U.S. Department of Agriculture: Animal and Plant Health Inspection Service


Date of this Version

Winter 2020


Human–Wildlife Interactions 14(3):427–441, Winter 2020 • digitalcommons.usu.edu/hwi


This work is licensed under a Creative Commons Attribution 4.0 License.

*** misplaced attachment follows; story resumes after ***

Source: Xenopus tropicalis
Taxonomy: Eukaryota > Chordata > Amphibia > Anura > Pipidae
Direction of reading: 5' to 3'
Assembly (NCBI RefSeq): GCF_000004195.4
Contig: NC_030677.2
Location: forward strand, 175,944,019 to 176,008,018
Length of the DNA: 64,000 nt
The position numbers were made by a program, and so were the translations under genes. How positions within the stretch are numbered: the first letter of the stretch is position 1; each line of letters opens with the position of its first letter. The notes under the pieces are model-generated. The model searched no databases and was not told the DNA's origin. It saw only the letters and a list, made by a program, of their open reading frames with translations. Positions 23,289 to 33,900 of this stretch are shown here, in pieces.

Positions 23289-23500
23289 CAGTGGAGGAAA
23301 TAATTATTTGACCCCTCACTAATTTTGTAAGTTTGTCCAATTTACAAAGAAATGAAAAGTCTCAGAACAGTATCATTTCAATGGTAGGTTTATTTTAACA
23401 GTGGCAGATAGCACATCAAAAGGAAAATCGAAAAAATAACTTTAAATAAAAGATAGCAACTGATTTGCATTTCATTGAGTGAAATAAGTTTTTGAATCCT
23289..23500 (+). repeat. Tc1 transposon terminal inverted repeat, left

Methods aimed at reducing avian damage to agricultural crops are routinely implemented in situations where efficacy can be assessed by quantifying blackbird (Icteridae) abundance relative to environmental variables and extrapolating to ensuing crop damage. Concomitantly, Weather Surveillance Radar (WSR) data may have potential to enhance crop damage mitigation through improved monitoring of nuisance wildlife populations. We used WSR to derive daily abundance estimates of blackbirds at a fall roost in North Dakota, USA from 2012 to 2019. We integrated these estimates with previously developed bioenergeticseconomic models to estimate local sunflower (Helianthus annuus) damage. The greatest losses usually occurred during a brief period in October, when peak blackbird abundance coincided with large percentages (>50%) of mature but unharvested sunflower fields. Most sunflower fields were harvested later than peak blackbird abundance (360,000–1,120,000 birds) and maximum daily damages ($900–$2,000 USD per day). This seasonal trend suggests advancing harvest time as a strategy to avoid the greatest losses in yield (up to $1,800 in savings at this 1 roost), which may be attainable by earlier planting of early-maturing crop varieties or crop desiccation.